Sonoma, a town built around a square. One of the many shops located around this true four corner square has been praised by locals and the in-the-know tourists. Basque Boulangerie Cafe at 460 First Street East for years has been supplying the town with in their own words: "crusty, hand made loaves of peasant bread, inspired by our Basque ancestors high in the Pyrenees Mountains separating France from Spain."
The breads are made fresh daily and there are many choices of types of dough to design and taste preferences. Coffee and pastries, as well as a bistro lunch menu. A great start for that wine picnic you may plan. A loaf of delicious fresh baked bread. Bon Appetit.
The call of gelato, ice cream, handmade chocolates brings the herd of people to "The Chocolate Cow". Locals and tourists alike, come to Stephen Ponds parlor to cool down or satisfy a chocolate urge. If the weather is hot, get to the end of the line. Banana Splits are the tummy, yummy treat. Located at 452First St. East, in the Sonoma Square.
You will find that locals do not buy their wines at the wineries. In Sonoma the place to buy wine is at the Wine Exchange of Sonoma. Their prices are better than the wineries and they will ship your purchases home. They also have a great wine and beer bar in rear of the store. It is a popular place for the locals to gather in the early evenings.
Even in a laid back town like Sonoma, winery owners can be a bit haughty. Winemakers sometimes revel in their star status, but cellar rats, the men and women who actually make the wine, can be trusted and are a constant source of entertainment.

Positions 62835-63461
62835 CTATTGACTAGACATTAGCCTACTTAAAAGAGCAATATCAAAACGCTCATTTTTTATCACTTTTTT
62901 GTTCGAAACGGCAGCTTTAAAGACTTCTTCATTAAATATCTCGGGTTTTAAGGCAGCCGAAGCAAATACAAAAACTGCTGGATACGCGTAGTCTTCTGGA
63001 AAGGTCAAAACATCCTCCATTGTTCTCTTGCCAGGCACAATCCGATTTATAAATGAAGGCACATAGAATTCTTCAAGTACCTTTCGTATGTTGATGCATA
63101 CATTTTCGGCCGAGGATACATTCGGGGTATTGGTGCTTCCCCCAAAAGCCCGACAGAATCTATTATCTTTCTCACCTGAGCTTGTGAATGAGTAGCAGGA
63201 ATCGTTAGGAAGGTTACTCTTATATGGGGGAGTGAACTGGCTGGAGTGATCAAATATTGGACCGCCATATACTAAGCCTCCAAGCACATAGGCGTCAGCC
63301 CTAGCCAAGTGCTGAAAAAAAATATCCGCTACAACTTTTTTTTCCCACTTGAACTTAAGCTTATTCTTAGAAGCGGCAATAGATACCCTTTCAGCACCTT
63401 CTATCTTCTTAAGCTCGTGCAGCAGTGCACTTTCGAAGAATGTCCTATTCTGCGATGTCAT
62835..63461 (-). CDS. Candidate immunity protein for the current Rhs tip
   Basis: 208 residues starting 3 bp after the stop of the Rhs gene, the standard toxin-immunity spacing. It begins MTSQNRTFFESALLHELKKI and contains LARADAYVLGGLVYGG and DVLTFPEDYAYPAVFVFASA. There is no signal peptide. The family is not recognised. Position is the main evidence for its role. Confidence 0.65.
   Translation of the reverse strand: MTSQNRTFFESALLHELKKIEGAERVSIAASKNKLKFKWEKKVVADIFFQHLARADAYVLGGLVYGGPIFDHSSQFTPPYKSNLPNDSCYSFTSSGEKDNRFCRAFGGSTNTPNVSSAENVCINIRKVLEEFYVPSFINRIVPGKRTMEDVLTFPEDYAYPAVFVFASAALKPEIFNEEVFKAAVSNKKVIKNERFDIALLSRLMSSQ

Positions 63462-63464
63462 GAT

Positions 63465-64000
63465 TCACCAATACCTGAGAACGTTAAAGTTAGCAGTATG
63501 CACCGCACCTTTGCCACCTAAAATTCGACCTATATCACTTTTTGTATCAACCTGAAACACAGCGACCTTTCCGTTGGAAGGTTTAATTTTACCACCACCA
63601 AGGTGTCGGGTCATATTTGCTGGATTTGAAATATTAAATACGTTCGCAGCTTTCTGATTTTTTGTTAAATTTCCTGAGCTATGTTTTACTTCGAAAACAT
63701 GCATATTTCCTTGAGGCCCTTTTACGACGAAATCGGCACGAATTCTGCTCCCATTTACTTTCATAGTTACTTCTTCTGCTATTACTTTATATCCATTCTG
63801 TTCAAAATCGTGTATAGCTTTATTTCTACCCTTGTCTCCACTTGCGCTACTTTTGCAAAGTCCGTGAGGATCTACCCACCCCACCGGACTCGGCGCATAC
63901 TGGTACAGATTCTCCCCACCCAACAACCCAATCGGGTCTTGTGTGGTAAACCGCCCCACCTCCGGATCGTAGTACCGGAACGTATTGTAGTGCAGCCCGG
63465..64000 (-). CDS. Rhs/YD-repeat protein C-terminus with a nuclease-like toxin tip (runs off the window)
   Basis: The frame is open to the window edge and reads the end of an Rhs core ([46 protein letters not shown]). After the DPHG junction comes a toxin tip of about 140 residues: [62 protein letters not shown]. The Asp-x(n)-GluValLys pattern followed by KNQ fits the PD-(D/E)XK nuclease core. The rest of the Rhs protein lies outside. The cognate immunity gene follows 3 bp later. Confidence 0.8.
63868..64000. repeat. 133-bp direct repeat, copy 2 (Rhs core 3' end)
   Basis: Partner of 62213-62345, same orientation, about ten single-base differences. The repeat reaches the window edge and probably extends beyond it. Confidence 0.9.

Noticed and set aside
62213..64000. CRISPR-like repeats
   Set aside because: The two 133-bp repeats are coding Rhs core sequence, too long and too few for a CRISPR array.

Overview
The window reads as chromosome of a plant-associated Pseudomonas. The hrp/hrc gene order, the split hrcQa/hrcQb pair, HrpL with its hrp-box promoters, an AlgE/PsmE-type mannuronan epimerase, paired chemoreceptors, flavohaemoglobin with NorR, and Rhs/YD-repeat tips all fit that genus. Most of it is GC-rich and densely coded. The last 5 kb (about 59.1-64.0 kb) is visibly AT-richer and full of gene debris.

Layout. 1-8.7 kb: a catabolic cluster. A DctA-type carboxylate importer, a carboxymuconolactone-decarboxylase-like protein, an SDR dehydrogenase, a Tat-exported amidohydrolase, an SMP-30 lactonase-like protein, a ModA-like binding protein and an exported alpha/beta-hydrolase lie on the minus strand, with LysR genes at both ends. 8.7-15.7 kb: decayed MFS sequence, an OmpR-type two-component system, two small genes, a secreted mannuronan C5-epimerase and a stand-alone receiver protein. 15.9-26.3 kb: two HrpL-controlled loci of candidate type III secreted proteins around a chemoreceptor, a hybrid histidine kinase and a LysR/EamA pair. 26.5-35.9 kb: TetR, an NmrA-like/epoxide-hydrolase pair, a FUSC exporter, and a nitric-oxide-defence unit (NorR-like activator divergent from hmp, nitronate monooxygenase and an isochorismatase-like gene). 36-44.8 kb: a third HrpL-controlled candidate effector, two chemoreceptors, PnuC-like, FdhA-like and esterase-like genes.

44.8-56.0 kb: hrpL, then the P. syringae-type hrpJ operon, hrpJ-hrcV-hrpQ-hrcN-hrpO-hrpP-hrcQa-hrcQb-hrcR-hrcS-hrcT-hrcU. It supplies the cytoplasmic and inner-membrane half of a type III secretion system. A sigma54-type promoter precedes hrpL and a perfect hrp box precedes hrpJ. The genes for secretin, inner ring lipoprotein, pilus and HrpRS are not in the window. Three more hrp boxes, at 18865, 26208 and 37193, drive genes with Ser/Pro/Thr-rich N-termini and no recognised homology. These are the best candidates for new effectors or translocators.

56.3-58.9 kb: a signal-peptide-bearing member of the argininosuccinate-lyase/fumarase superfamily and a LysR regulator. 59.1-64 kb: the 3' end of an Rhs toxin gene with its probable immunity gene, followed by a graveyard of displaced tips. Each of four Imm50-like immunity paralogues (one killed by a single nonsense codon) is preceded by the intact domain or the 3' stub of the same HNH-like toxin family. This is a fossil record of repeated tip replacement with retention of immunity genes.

Whenever you encounter a cellar rat (identified by their rubber boots or stained hands during the harvest season) it is customary to offer to buy them a beer. (It takes a lot of good beer to make great wine.)
You will often be immediately welcomed into a closed society and hear hair-raising tales of winemaking misadventures and get the poop on all the local winemakers.
In November of 2006, during a 10 hour crush party, a new sport was invented. It's called window diving. Usually accomplished in front of the Swiss Hotel as cars slow for the stop sign, the window diver darts out into the street and leaps through an open passenger window on a passing car. Style points for conversation with the strangers in the car, leg wiggle outside the window and the actual leap and entrance into the car. Window diving is always accompanied by heavy drinking and is quite likely against some law, but it's fun and the Swiss Hotel crowd will often buy you drinks after a particularly good dive. Window diving season runs from May through November, but occurs rarely, so if you have the chance be sure to check it out.
When you are in a tasting room, it is poor form to ridicule, or criticize the wine in your glass while you are in the actual tasting room. Save your critique for after you have left the room.
Be patient with the servers, especially if they are jammed up with customers. Most wineries have a list of what they are pouring, check that out before you start making requests of the servers.
By the way, cold rainy days are the best days to visit wineries. The weather keeps the crowds down, and the servers have time to talk to you. Remember that servers are usually not winemakers, and while they will answer all of your questions, you might not be getting the best information.